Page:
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Choosing the Perfect College for You

by B.R. Shenoy 2 months ago in college

The college fit is all about finding schools that match your abilities and interests and help you attain your career goals

Photo by Pixabay for Pexels

Selecting the right college or university can have a significant impact on your future internships and connections. Hence, it can affect your future career. There are numerous important factors to take into account.

Over the last few years, I accompanied my kids on multiple college tours, so I am well-versed in this topic. My youngsters are two very different individuals.

A university that was an excellent fit for my son would not have worked out well for my daughter and vice versa. Ultimately, both of them ended up happy, fulfilled, and successful at their respective schools.

Local or Out of State

There are many factors to consider when choosing a college. First of all, will you want to stay local, or will you venture out of state or perhaps even overseas?

The benefits of picking a local college are numerous. If you stay close to home for college, your parents can bail you out in the event of an emergency.

You can also visit home more often if you feel homesick or are especially close to your family and childhood friends.

It is always great to be close to home sweet home. Mom can do your laundry and prepare your favorite dishes. Dad can service your car and help you out with homework.

If you do not enjoy travel and feel more comfortable in your own environment, do not feel like you need to move far from home. You will still meet new people and have new experiences regardless of where you go.

On the other hand, going out of state for school will challenge you and make you more independent. You will learn how to do laundry and how to handle yourself in an emergency.

You will be pushed out of your comfort zone and forced to make choices on your own. You might surprise yourself with how well you manage on your own.

Regardless, do not forget that you will also pay higher tuition fees for not being in-state. Not to mention, you may only be able to visit home on holidays and summer vacation.


What do you plan to major and minor in? Will you be able to double major or even minor at all at your chosen school? Does the institution have a strong alumni network?

It may be best to get a degree from a school that is well known for your major. If the school is among the best for your major, you could have job offers lined up after graduation. In the latter case, you could also easily get into a top-tier graduate school if you decide to follow that path.

Conversely, if you choose a school that is not as well known for your particular major, it might not be easy to secure internships. In the long run, it may even be challenging to obtain a job in your chosen field.

Strong Alumni Network

The benefits of a strong alumni network cannot be stressed enough, as the alumni associations often provide mentoring, internships, and career opportunities to students.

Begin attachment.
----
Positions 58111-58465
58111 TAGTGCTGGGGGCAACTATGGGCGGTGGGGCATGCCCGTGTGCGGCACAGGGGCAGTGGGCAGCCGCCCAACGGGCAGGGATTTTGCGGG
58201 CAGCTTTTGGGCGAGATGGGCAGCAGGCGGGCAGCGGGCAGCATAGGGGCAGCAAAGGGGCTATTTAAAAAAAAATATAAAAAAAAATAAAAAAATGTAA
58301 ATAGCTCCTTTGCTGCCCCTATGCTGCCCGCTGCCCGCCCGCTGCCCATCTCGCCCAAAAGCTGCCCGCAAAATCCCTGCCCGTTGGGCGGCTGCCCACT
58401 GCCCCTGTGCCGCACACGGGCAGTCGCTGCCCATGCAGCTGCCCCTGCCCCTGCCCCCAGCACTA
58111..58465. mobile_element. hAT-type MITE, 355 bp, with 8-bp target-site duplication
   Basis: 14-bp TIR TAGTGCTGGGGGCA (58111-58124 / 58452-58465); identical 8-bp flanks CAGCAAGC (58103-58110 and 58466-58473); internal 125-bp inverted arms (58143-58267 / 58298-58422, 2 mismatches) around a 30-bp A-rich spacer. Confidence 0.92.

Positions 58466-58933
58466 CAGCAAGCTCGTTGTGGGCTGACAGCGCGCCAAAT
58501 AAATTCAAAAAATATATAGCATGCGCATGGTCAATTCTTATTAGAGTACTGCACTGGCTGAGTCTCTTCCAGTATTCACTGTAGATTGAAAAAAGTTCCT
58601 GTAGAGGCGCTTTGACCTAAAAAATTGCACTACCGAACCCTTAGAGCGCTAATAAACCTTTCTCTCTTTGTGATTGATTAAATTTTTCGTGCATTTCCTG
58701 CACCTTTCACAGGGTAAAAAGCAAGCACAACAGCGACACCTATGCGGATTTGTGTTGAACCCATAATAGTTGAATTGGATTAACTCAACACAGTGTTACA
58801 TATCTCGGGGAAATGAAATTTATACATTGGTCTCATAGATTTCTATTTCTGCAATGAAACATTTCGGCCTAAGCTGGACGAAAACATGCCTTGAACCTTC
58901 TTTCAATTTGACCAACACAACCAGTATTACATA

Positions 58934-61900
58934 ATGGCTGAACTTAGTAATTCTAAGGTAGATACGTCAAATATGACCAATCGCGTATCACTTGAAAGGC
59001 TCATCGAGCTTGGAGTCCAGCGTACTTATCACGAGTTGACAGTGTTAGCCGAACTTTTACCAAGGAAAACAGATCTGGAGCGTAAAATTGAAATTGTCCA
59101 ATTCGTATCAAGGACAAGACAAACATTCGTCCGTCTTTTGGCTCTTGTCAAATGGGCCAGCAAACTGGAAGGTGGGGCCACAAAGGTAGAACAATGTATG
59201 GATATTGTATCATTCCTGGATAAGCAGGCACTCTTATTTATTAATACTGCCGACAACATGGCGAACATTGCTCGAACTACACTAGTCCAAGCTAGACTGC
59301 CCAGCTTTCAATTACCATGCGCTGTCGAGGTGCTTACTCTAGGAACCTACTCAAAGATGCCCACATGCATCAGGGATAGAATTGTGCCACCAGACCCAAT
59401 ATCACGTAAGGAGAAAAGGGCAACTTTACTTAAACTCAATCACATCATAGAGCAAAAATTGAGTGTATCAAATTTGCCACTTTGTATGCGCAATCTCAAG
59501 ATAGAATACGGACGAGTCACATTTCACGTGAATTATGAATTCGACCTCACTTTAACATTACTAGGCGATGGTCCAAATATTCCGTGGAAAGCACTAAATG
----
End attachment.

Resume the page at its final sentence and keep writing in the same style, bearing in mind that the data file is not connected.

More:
There are so many factors to take into account when selecting a college that it boggles the mind.

Competitive or Collaborative

Do you prefer a competitive or a collaborative setting? Some people thrive on challenges and are motivated to work harder in competitive environments.

Other students perform best in environments where they work on classwork and study together and genuinely want each other to succeed. These collaborative schools are often less stressful since you work with others to assist and lead you.

Large University or Small College

Do you choose a large university or a small liberal arts college? A large university may offer more opportunities but may also seem intimidating to a freshman.

A small liberal arts college may be a better fit for a shy, reserved individual but may not be best for a more outgoing, social person. Making new friends can often be easier in a small group setting.


Weather is another important consideration. If you attend school in a city with severe winters, it could potentially make the commute to your home state more difficult.

Harsh winters with short days can also be downright depressing. With that being said, some people love the changing of the seasons.


Finally, the cost is a huge factor for many, as it may be impossible to attend a private university without a merit-based or financial aid scholarship. In that case, a state university might be the only option for less affluent individuals.

Alternatively, they could attend community college for their first two years of undergraduate education and then transfer to a state school for the final two years.


There are so many factors to take into account when selecting a college that it boggles the mind. It is best to list the pros and cons of each college and visit them - if at all possible - before accepting any offer.

A campus tour (including a tour of the residence halls) followed by a meal in the cafeteria is a great way to ascertain if the school is right for you. If at all possible, a question and answer panel with students and sitting in on a class in your potential major would be beneficial as well.

Once you are equipped with all the facts about the school, you can confidently make the correct decision for you.

This article originally appeared on Medium.


B.R. Shenoy

Wife. Mom of 2. Biochem & Chem Tox, M.S. Former expat in Brazil, France, & Japan. Regular writer for The Good Men Project. Her work has appeared in Scary Mommy, Positively Positive, & Idle Inks.


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